According to Chicago-based Mintel, sales of organic products may be on the rise, but actual consumer penetration appears to have plateaued. More major grocery and mass merchandiser chains are adding or expanding organic ranges, however, and this increased availability of organic foods and beverages should translate into an uptick in organic food usage.
Millennials are significantly more likely to buy organic products from mass retailers (e.g. Target, Walmart, etc.), drug stores, dollar stores and convenience stores. As these retailers continue to increase their organic offerings, millennials appear willing to support organic brands from nontraditional food channels, but these retailers are unlikely to convince non-millennials to experiment with organic foods and beverages outside of traditional food retailers, Mintel reported.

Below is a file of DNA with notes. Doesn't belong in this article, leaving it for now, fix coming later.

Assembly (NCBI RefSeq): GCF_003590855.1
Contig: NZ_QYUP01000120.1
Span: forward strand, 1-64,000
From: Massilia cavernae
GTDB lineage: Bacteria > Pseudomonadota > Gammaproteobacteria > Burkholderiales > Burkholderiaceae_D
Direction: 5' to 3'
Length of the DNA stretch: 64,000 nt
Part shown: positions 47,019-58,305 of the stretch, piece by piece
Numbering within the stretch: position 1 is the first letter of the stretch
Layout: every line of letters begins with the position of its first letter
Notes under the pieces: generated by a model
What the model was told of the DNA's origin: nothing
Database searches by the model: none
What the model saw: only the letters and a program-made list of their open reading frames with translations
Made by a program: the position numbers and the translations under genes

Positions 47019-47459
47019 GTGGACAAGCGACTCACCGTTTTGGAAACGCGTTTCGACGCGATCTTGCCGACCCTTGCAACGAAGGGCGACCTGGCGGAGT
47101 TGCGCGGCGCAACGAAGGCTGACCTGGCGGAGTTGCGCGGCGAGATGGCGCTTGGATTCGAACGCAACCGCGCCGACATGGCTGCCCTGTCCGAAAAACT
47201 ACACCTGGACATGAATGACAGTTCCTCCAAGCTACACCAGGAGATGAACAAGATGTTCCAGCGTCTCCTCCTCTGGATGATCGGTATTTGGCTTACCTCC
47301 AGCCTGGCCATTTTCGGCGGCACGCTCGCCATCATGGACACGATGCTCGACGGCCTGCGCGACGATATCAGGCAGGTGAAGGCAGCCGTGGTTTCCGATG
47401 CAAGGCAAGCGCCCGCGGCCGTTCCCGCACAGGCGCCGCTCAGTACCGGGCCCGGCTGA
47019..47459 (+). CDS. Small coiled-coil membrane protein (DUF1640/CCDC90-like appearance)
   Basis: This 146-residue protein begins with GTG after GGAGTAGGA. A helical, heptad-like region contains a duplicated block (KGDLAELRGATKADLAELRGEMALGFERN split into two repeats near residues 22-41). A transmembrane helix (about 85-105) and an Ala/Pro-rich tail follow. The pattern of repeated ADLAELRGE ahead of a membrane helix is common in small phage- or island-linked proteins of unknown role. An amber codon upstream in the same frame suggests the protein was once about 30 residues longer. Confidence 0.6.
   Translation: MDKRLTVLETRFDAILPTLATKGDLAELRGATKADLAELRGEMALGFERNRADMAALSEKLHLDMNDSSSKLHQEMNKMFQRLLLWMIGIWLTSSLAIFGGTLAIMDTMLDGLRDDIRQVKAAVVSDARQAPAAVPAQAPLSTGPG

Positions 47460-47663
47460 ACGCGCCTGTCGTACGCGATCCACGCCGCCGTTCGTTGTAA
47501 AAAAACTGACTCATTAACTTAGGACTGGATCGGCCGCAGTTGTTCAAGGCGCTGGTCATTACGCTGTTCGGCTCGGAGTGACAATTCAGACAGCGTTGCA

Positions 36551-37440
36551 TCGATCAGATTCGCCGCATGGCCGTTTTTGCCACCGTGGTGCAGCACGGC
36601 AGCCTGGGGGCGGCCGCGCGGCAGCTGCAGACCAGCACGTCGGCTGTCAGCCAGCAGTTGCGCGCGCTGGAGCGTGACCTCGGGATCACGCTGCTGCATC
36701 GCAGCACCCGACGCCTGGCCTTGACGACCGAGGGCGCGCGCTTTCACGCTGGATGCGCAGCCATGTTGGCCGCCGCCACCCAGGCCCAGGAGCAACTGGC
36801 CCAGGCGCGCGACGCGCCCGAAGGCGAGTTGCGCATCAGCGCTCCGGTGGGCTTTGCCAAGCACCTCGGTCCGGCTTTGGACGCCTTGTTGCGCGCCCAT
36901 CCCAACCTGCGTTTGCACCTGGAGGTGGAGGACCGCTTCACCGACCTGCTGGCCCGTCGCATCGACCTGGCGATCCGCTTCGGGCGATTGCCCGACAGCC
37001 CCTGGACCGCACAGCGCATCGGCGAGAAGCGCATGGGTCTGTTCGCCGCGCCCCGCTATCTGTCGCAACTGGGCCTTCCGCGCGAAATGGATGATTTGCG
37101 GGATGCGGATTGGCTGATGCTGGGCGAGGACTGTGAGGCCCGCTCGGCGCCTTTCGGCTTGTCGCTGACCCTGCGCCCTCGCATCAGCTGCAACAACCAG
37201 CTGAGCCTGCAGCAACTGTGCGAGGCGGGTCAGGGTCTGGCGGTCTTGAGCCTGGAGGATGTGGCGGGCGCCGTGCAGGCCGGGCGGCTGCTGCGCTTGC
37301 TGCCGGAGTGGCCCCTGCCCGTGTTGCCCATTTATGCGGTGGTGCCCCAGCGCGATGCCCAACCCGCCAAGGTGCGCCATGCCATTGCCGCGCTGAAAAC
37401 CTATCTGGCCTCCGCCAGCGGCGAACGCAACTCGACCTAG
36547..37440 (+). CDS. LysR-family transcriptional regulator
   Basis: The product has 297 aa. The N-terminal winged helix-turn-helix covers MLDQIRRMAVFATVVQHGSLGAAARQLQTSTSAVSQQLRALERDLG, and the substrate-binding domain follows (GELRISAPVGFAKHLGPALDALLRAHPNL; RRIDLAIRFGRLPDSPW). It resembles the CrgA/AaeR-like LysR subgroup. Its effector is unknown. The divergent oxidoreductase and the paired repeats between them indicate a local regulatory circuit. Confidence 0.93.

Mintel also noted the challenges producers of organic products face. Consumers appear skeptical of organic in general due to the prevalence of natural claims, as well as a limited awareness of organic regulations. More than half regard organic on a label as an excuse to charge more for a product, and only 42% trust that organic-labeled products are actually organic, said Mintel. Consequently, companies will need to address consumers in a more open and transparent way to maintain credibility in this confusing market.
Cost and supply is another challenge.
“We need more conventional farmers to transition to organic. Demand far outweighs supply, driving costs up, and making it very hard for brands to compete in this space,” said Jesse Merrill, co-founder and CEO of good culture, Los Angeles. “We’d see a huge increase in organic products and organic consumers if we solved this ongoing issue.”
Whole nutrition and innovation
The market is prime and ready for new organic dairy innovation that grabs consumers’ attention, this includes fortified products, convenient packaging and flavor innovation.